Ten of 12 Russians being tried over clashes at a rally against President Vladimir Putin last year have had their detention extended by six months.
The 10 appeared in court inside a glass cage known as an "aquarium".
The other two defendants are under house arrest, and barred from leaving Moscow, respectively.
Critics of the president say the Bolotnaya case - named after the Moscow square where the clashes occurred - is a throwback to Soviet-era show trials.
Police say protesters turned on them with metal bars and flagstones in demonstrations that began the day before President Putin's swearing-in.
Their cases are being heard at the Moscow City Court because a district court does not have an aquarium big enough to accommodate the suspects.
Thursday's hearing began what activists say is the first mass show trial in President Putin's Russia aimed against ordinary citizens, as opposed to prominent opposition figures.
The charges include mass disorder and violence against police. Some of the defendants could face eight-year jail terms.
Supporters in the court clapped and chanted "We will win" as the suspects were led into the courtroom. The preliminary hearing was closed to the media.
Georgy Satarov, a former aide to ex-President Boris Yeltsin, told Reuters news agency: "This is a Stalin-style trial. It's an attempt to use fear to stop the growth of the protest movement."
Mr Putin has said people can protest peacefully but that it is unacceptable to commit violence against police.
Ahead of the trial, state TV broadcast footage which it said showed the protests had been organised by opposition leaders and a Georgian lawmaker, with US money.
The deputy chairman of the lower house, Sergei Zheleznyak, said: "The goal was to shed blood, to provoke mass unrest and lots of deaths."
But human rights campaigner Lev Ponomaryov told the Associated Press news agency: "This is the first big political trial of Putin's Russia. It has to set a precedent to wipe out political opposition."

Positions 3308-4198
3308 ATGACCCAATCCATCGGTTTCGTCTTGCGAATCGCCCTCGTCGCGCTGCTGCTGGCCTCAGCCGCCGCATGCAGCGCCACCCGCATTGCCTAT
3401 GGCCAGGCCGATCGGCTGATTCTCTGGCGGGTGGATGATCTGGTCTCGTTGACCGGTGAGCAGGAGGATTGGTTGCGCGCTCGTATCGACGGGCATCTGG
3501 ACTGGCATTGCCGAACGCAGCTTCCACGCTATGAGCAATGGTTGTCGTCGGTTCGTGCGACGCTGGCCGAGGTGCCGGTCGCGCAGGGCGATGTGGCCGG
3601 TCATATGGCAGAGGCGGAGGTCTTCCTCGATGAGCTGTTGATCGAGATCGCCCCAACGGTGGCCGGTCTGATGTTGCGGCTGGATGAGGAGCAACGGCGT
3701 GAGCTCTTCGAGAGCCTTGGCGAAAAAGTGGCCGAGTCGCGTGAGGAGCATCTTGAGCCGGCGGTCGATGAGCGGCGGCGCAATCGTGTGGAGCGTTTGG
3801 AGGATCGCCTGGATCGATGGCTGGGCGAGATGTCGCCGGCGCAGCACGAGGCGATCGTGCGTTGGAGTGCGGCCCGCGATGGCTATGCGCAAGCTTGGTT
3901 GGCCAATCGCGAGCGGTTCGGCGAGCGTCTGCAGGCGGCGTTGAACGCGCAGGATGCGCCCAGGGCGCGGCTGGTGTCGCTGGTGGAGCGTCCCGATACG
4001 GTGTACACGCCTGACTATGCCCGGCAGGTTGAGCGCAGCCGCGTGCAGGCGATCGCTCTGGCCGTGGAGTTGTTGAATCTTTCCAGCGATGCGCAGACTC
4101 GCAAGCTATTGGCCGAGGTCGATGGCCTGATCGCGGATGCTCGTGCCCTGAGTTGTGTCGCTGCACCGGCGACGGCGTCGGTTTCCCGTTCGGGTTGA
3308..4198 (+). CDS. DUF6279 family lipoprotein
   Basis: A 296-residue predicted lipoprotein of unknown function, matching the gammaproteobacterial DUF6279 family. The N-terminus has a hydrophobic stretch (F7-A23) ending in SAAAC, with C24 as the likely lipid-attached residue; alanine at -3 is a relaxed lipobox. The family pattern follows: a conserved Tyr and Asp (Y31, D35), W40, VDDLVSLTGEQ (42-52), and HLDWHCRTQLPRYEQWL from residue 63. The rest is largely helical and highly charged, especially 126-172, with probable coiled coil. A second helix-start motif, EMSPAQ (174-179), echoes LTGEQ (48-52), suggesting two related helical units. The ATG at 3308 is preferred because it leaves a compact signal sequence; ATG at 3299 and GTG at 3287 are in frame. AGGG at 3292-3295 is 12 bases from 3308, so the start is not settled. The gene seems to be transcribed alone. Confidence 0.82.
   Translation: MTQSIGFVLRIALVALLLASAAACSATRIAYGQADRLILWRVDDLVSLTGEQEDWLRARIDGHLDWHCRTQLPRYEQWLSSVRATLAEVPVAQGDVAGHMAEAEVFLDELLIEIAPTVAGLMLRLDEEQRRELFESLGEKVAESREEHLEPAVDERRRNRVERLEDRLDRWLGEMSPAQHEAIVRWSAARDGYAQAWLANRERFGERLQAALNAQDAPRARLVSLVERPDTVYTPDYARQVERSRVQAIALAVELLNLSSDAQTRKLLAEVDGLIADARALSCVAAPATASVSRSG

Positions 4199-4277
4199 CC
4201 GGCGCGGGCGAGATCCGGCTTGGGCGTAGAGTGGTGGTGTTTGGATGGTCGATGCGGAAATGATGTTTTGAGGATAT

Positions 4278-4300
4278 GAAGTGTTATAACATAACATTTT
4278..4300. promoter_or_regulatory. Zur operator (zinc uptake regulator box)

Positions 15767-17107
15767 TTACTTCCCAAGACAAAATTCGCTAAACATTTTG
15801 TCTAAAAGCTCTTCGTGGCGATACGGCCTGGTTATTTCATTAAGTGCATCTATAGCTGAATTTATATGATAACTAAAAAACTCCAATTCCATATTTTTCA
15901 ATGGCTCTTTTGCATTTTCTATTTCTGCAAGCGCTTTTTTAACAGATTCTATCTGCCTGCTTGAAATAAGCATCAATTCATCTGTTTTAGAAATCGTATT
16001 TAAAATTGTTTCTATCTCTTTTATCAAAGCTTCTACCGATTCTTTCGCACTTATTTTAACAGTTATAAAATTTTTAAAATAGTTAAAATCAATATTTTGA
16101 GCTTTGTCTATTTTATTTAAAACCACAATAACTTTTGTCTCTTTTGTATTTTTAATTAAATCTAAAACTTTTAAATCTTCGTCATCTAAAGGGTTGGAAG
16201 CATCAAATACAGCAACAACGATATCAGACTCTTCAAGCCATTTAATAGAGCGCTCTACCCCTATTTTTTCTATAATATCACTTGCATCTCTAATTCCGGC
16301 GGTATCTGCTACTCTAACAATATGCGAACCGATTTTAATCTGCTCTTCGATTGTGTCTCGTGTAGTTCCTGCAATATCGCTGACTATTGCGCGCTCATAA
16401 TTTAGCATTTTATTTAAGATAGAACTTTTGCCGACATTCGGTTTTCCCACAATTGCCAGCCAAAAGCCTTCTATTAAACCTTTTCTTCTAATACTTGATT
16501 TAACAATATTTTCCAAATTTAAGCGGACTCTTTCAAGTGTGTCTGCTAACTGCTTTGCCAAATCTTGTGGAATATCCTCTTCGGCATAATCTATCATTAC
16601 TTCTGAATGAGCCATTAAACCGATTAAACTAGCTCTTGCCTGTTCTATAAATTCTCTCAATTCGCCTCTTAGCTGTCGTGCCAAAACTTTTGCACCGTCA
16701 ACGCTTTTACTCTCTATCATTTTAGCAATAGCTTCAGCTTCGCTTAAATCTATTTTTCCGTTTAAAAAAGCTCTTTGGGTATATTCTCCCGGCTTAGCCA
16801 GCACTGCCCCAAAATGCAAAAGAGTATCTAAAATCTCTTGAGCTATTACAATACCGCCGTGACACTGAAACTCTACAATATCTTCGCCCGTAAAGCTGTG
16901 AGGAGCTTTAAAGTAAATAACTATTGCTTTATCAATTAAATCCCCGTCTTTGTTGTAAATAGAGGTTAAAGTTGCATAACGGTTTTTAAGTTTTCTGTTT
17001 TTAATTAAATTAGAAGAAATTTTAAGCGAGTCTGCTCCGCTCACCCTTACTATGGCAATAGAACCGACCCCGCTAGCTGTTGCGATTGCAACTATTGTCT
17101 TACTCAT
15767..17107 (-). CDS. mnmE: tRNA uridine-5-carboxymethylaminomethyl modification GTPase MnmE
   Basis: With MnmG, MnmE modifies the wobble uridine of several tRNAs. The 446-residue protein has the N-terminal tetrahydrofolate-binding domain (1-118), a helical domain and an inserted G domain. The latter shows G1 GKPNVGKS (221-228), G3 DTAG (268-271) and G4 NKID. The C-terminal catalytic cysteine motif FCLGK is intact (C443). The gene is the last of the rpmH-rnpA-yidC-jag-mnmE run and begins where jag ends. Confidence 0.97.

The Bolotnaya rally, on 6 May 2012, was the culmination of a wave of protests which began in December 2011.
They followed Mr Putin's party's victory in parliamentary elections.
Tens of thousands of people had marched to the square.
Mr Satarov said police pushed protesters into a confined area, causing panic.
Police say dozens of officers were hurt by rioting protesters. Hundreds of people were arrested.
Two activists have so far been jailed for plotting to foment unrest.
Former chess champion and anti-Kremlin activist Garry Kasparov has said he will stay out of his native Russia for the time being because he fears he could be put on trial.
Speaking in Switzerland, he said: "I kept travelling back and forth until late February when it became clear that I might be part of this ongoing investigation of the activities of the political protesters".
A leading activist with the United Civil Front, which Mr Kasparov heads, told the BBC that investigators in Moscow wanted to question Mr Kasparov over his role in the May 2012 protests.
Russia's Investigative Committee denied Mr Kasparov was being investigated.
Since returning to the Kremlin, President Putin has signed a string of laws apparently designed to rein in dissent and weaken civil society, including tougher punishments for unsanctioned protests and legislation that broadens the definition of state treason.